A day in the life of a Family Trainee

Hebe Thorne’s trainee day in the life shows the variety and quality of work the Family team at Burges Salmon do.

11 February 2019
family trainee

This blog sets out just one day in the life of a family trainee. It is not necessarily reflective of every day, but gives a flavour of the variety and quality of work the Family team at Burges Salmon do.

9am

Get to my desk, with my porridge bought from our restaurant downstairs and review the emails that have come in overnight.

9.15am

Catch up with my supervisor, running through what’s on my to-do list and making sure we’re up to date with each other's workload.

9.30am

Review a Form E which has come in from the Respondent husband of one of our clients. A Form E is a means of structuring financial disclosure and can be voluntary or court ordered. I make notes of any entries that don't line up with information we have had from our client and anything which is unusual or unexpected.

10.30am

Talk through what I have flagged on the Form E with the lawyer running the matter, and agree to draft an email to send to our client, asking her to read through it and pointing out any areas for her particular attention.

11.30am

Draft a divorce petition for a client on the grounds of unreasonable behaviour. The client has written down instances which he felt were examples of his wife acting unreasonably. My supervisor advises me that the aim is for the Petition to be drafted in a way that is as neutral as possible, as a protocol many family lawyers work under generally requires draft petitions (once approved and reviewed by the client) to be sent to the Respondent's solicitors before they are lodged at court. This ensures that the Respondent is as comfortable as possible with those reasons being stated. It is a balance between ensuring that the Petition is not unnecessarily hostile, but also reaches the threshold required to prove that the instances mean that the marriage has irretrievably broken down; which is the requirement under English law and has become even more pertinent since the case of Owens v Owens.

12.30pm

Call to Counsel’s Chambers to confirm that Counsel is still available to represent our client for a private FDR (Financial Dispute Resolution Appointment) in the next fortnight, and when they need the papers by. An FDR is one of the Court appointments, where a judge gives an indication of what they might order if the case went all the way to a final hearing (when an order is imposed). A private FDR can be a more constructive way of reaching settlement and can be arranged much faster and be more cost effective than attending an FDR within formal court proceedings.

12.45pm

Attend a lunchtime training session with the rest of the Private Client team on Lifetime Gifts. Although not directly related to family law, the training sessions run by the Private Client team are a brilliant way to expand my understanding, and can help me get a grasp on some more complex topics (often tax related) which may come up in the Family team and future departments.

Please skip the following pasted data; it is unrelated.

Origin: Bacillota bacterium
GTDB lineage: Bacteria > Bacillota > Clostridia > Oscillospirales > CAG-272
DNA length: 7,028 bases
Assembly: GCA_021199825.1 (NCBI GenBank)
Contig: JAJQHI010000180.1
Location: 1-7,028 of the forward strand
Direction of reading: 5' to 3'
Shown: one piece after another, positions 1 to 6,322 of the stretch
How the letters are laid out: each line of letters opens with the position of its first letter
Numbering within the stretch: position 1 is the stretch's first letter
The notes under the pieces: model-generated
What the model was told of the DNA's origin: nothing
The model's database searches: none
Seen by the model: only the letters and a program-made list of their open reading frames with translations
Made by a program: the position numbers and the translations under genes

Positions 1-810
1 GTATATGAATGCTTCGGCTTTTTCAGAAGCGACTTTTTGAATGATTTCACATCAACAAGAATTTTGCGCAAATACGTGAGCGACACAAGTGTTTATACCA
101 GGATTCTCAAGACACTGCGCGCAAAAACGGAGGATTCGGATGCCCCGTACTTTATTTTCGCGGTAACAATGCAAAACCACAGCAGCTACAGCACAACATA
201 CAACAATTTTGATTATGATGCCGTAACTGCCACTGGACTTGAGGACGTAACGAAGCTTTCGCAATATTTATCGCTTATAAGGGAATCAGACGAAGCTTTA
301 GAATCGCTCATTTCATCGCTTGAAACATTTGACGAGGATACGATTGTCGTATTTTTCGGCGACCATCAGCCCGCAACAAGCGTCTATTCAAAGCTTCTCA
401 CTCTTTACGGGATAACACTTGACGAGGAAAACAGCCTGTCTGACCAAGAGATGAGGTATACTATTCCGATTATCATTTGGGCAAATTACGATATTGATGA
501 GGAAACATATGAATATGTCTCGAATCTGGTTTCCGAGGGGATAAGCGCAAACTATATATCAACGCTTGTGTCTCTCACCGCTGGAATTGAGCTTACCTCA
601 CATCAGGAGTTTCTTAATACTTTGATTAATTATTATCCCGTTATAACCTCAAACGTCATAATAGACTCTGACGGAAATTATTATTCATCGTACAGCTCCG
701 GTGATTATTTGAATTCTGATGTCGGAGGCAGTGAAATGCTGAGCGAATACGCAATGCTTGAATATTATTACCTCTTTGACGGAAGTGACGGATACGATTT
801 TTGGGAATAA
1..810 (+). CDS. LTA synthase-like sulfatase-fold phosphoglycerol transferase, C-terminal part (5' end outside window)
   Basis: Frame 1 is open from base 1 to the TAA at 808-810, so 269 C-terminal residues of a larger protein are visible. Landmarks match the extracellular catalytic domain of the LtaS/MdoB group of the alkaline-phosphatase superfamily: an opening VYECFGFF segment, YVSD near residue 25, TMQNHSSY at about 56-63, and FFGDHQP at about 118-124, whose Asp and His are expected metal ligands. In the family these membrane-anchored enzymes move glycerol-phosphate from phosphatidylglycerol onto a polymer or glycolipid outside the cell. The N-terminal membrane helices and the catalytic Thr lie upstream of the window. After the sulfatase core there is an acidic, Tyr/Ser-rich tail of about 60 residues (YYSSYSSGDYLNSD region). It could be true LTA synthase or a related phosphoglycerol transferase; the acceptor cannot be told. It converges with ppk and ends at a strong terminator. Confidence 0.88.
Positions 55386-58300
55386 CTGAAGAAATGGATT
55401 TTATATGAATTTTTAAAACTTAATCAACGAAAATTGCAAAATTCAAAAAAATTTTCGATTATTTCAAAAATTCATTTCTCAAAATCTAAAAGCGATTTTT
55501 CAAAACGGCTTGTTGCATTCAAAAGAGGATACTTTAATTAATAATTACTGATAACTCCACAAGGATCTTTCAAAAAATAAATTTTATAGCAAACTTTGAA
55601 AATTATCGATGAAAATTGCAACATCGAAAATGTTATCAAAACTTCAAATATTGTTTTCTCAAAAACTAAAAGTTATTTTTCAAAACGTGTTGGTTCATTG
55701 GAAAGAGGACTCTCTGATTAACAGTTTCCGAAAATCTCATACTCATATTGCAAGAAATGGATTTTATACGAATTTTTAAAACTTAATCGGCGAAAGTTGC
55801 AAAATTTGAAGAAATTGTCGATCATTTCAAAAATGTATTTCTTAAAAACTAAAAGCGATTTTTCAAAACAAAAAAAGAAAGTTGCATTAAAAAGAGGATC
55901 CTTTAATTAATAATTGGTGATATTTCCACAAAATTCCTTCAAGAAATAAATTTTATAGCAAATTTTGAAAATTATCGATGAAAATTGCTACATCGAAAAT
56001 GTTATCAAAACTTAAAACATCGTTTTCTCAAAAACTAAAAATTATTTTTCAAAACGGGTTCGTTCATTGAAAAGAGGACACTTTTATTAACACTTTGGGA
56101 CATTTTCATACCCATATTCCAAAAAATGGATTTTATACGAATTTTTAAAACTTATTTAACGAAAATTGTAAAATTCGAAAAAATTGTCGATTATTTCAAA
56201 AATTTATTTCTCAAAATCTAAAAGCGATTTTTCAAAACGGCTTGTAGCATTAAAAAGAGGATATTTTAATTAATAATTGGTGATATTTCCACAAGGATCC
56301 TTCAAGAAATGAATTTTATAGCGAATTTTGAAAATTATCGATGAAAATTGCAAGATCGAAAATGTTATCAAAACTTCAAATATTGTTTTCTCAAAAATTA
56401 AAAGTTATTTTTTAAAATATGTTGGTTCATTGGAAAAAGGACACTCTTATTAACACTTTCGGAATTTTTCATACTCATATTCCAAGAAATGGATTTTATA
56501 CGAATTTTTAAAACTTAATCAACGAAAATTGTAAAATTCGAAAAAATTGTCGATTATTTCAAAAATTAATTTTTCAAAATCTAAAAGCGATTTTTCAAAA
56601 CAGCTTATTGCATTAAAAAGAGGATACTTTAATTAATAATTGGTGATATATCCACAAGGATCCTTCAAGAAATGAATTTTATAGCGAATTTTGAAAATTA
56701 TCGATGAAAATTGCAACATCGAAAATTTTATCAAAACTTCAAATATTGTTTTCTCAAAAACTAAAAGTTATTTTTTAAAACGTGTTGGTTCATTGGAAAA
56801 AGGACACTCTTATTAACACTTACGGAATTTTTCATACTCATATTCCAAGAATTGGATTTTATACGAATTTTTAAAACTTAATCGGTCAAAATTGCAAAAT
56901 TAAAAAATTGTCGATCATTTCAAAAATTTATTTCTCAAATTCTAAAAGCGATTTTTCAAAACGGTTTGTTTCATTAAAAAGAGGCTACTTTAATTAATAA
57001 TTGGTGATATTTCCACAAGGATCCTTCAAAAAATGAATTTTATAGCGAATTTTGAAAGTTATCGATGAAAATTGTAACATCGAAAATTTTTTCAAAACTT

2pm

Attend a client meeting of a new client with one of the more senior lawyers in the team. As a trainee my role in these meetings is to take notes as the initial meetings with clients provide a huge amount of background which can be used going forward. It is also a really good way to hear how the more complex aspects of family law are explained to clients, and learn how information is collected and drawn out of clients.

4pm

On returning to my desk, I see that the client has responded with a number of queries regarding the Form E sent through to her earlier. Whilst not my place to advise her directly, I can pull out the areas in the form which are of concern, and how they relate to my own review making the process of reviewing simpler for my supervisor.

4.30pm

I begin preparing for, and draft an index to a brief to Counsel I will work on tomorrow for the private FDR I called Counsel about earlier. These are the way to ensure that Counsel has the full background of the case, a flavour of the parties and the issues important to them, as well as sight of previous negotiations and Court Orders. If I know the matter well I might do the first draft of the narrative section of the brief, but in this case I am coordinating pulling together the enclosures which support the narrative. It can be quite a big job, so I am using some quieter time at the end of the day to plan a strategy and work out whether I will need some help from an apprentice or paralegal. The end goal is for a brief to read like a book; the enclosures providing colour to the narrative. 

5.30pm

I review my emails and make sure my to do list is up to date for tomorrow and nothing has slipped through.

5.45pm

I check in with my supervisor, and confirm the status of her matters and whether she will need any help tomorrow. This means I can plan my day accordingly.

6pm

I leave the office and meet up with a group of the trainees for pay day dinner and drinks.